I'm happy to announce that I just signed a contract with Harmony Ink for "A Scout is Brave," the sequel to Pukawiss the Outcast!!! Hopefully they will be interested in Book III as well, which I have yet to submit.
Thanks to Unicorn Bell for the quick interview today about my novel Pukawiss the Outcast. Check it out!
Jay Jordan Hawke
"What's in a name? That which we call a rose by any other name would smell as sweet." That, of course, is just one of many quotable lines from history's greatest author. But this blog post is not about William Shakespeare. I've actually been thinking a lot about a very different writer of late. Specifically, I've been ruminating on the unprecedented success of young adult author, John Green.
Ever heard of him? He is the Shakespeare of our times—at least according to every teenage girl I know. They worship him and his novels and ruthlessly confront anyone who dares challenge his iconic status. Why? Evidently, his novels capture the essence of that which every teenage girl dreams about pretty much all the time—things like falling in love with someone who is about to die a horrible death, for example. It's an essential ingredient that absolutely escaped me when writing my own novels.
Yes, that was sarcasm, and yes, that sarcasm comes from a place of complete and total jealousy. As a young adult writer myself, whose success comes in slightly under that of John Green on the best seller list, I do hate him because I want to be him. So naturally, I've been wondering what it takes to get my books noticed.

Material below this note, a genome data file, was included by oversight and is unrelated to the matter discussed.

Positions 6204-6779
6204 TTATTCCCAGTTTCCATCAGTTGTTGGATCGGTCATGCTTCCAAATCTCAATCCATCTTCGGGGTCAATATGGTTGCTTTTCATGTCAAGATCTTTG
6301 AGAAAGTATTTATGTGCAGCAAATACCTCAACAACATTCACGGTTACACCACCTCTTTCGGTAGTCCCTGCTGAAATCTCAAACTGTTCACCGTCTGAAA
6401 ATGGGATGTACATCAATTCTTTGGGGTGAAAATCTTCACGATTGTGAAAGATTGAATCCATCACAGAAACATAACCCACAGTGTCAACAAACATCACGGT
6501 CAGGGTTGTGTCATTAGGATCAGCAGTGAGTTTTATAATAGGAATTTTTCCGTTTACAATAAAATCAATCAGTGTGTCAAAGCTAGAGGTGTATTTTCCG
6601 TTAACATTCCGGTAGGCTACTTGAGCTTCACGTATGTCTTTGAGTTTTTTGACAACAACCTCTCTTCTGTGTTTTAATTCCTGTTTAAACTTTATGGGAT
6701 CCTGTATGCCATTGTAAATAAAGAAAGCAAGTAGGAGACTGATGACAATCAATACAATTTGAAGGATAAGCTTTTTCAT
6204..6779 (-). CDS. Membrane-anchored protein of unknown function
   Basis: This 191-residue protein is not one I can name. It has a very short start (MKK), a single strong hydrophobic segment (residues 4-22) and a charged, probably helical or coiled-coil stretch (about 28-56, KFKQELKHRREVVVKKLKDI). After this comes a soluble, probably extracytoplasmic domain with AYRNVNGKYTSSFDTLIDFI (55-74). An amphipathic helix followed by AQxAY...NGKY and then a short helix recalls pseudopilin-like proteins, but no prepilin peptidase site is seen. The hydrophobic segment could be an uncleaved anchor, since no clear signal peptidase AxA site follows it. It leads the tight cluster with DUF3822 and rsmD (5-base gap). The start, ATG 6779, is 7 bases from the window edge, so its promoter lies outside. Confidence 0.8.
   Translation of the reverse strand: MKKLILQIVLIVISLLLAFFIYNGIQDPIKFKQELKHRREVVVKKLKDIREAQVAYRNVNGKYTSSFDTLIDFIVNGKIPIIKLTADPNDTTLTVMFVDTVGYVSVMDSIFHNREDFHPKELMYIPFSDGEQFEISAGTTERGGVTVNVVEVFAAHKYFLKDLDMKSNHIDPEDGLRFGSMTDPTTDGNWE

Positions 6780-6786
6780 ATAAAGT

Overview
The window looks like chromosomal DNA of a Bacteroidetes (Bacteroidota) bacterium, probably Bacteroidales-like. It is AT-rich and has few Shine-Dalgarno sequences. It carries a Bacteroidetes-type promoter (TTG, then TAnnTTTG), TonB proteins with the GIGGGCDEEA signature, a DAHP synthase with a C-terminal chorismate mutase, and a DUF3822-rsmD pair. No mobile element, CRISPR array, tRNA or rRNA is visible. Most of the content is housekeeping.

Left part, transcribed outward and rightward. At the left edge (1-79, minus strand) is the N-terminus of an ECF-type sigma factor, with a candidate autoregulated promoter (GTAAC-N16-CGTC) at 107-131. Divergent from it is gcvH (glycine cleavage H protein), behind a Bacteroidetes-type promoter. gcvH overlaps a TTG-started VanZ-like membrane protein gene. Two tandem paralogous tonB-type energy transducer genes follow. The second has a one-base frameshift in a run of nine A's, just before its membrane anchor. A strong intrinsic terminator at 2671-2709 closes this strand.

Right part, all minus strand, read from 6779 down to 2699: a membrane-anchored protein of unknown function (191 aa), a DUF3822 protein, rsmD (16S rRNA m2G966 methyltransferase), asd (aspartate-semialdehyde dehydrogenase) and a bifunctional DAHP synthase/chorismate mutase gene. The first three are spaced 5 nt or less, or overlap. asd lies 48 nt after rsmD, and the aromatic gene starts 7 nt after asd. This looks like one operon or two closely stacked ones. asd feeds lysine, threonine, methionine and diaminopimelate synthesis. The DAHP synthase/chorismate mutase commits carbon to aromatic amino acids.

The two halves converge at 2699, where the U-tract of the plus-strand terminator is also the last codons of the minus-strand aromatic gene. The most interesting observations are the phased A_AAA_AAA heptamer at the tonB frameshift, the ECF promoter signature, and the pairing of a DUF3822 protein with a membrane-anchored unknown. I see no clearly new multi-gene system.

Then I thought, it's not his content. Good god, it can't be his content! So maybe, just maybe, it's all in the title. John Green took the title for his most famous book, "The Fault in Our Stars" right from the great Bard himself, William Shakespeare. (after daring to alter the original line a bit) Certainly it can't hurt to have the greatest writer of all times on your side when trying to get attention. That's it! That's the secret to John Green's success. I simply have to rename my own book, "Pukawiss the Outcast," to something a bit more, well, Shakespearean.
This shouldn't be hard to do. After all, Shakespeare has so many famous quotes. I could just take a few and add "Pukawiss" to them, and voilà-- instant best seller! Ok, I'm psyched. Let's do this! I'm going to officially rename my novel "Pukawiss the Outcast" and then introduce a second edition under that title. But I need your help with this, as my Shakespeare, like my John Green, is somewhat limited. So please, give me your advice! What do you think of the following suggestions for my young adult novel, Pukawiss the Outcast:
"The Fault in Pukawiss' Stars." Yeah, this one is probably a bit too obvious.
"To Be or Not to Be Pukawiss." To indecisive for my tastes.
"O Pukawiss, Pukawiss! Wherefore art thou Pukawiss?" Hmmm.
"To Thine own Pukawiss be True." Yeah, this one is just silly.
"Friends, Romans, Countrymen, Lend Me Your Ears; I Come to Bury Pukawiss, Not to Praise Him." Probably a bit too long for a title. Maybe just "I Come to Bury Pukawiss."
"Pukawiss is Such Stuff as Dreams are Made On." Ooh, yeah, I like that one.
But maybe instead of Shakespearean quotes I should be thinking in terms of Shakespearean titles. I mean, stealing famous quotes and claiming them as your own, well, that's just so John Green. So how about these instead.
"Romeo and Pukawiss." It is a novel for gay teens after all.
"MacPukawiss." Tee hee.
"Julius Pukawiss." Hmm, no don't like how that play ends. "Et tu Pukawiss?" Better.
"Much Ado About Pukawiss." Promising.
"The Taming of the Pukawiss." Oh, bingo!
Hmmm, can't think of one for Hamlet though.
Your turn. Thoughts?
Post script: Before the death threats start, no I haven't read any of his books, and yes, I fully intend to give them a try. In fact, I'll have you know I just purchased Julius Caesar.